3. Ao Haru Ride
What shall I say about this show? I knew more or less what dross I was about to get going into episode one. It’s one of those twisted seishun shoujos, where the main male is cool and stern yet somewhat rapey, the main female is “honest” but hated by dem bitches, and a slew of secondary character get pulled in to make a happy family of cheer, secondary relationships and romantic misunderstandings in the female lead’s attempts to relieve the male lead’s sullenness and tragic back story. I failed to tear myself away from these tired devices with Tonari no Kaibutsu-kun, and I’ve fallen into the mire once more with Ao Haru Ride.
What little Ao Haru has above the rest lies in its unique art style, which suits the romance genre very well. If only the same could be said about the stories they tell; that art style does very little to stop me from being bored to death every Monday by trivial romance twists.
Expected Rating: 4/10
Unfortunately, Barakamon is not the Black American president spin-off of Pokémon or Digimon that I was hoping for.
In fact, it’s not even about what it claims to be about: a fish-out-of-water story of a stick-in-the-mud calligrapher trying to find beauty in life for his work by moving to the countryside. Instead, we were treated with a slew of light-hearted yet insubstantial stories, with all the actual character development inexplicably being applied to the characters despite zero storytelling to illustrate it. One episode, the main character is a down and angry calligrapher who can’t stand these rural peasants (and rightfully so), and the next episode, they’re suddenly friends going to the beach together.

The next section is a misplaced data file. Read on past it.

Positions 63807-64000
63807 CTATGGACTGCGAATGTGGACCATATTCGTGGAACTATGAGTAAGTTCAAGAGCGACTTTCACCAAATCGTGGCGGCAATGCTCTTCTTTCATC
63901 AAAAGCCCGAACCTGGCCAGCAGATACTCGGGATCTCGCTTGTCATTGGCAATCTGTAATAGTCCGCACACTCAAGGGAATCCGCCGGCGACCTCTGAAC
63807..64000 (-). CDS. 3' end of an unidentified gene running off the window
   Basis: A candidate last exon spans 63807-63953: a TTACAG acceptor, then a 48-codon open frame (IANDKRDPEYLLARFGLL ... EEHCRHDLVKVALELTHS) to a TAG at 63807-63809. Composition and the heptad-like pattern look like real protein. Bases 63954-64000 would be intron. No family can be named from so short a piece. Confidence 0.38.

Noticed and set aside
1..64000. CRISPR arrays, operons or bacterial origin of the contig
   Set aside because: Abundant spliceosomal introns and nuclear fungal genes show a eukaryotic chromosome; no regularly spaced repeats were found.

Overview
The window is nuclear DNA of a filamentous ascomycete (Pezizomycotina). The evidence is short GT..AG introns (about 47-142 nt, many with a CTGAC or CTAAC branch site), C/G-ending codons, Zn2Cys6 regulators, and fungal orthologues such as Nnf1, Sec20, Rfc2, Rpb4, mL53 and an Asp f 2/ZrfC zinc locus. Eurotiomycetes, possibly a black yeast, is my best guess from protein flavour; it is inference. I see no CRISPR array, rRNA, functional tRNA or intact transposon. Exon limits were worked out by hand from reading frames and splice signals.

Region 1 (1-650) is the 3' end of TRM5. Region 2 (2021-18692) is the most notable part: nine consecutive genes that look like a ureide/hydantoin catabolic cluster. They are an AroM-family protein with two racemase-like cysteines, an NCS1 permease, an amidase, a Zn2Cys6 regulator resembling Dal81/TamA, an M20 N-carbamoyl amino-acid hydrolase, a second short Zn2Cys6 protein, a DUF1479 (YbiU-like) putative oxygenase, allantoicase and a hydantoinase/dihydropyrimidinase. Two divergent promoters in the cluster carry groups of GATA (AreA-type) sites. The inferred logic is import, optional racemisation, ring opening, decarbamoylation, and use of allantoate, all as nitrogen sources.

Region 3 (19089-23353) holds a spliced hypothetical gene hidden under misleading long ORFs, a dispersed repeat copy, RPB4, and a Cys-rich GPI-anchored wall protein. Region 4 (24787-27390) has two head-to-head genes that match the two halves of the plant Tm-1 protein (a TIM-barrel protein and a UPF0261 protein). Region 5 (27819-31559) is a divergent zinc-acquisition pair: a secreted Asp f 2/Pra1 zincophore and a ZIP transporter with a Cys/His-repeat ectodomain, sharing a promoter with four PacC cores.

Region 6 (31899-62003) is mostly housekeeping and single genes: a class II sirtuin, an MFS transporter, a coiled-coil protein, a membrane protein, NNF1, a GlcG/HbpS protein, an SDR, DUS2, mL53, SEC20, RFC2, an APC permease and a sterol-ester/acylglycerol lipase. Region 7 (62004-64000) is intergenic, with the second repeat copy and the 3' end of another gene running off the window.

It doesn’t help that Barakamon’s premise hits every trope and theme that I personally despise: the dismissal of hard work and rule abiding in favour of happy-go-lucky impulsiveness; the idyllic, rustic countryside, with all its bugs, lack of internet, bugs, frequent interruptions to water and power, bugs, need for manual labour and OH GOD THE FUCKING BUGS IS BIGGER THAN MY FACE; the idea of “child wisdom”, where snotty little brats who can’t read supposedly could teach adults something about “living the bigger picture” through their naivety and their ruining everything with their grubby hands; and calligraphy, the art that I had the misfortune of being forced to practice as child by stint of being Asian, and therefore have very few fond memories of.
That being said, most of these complaints are more personal than not. The show itself is fairly well crafted. If you enjoy mild laughter, sense of calmness and bugs on your face, then this show may not be so bad.
Expected Rating: 5/10
If I watch less anime next season would I be able to get away with writing less too?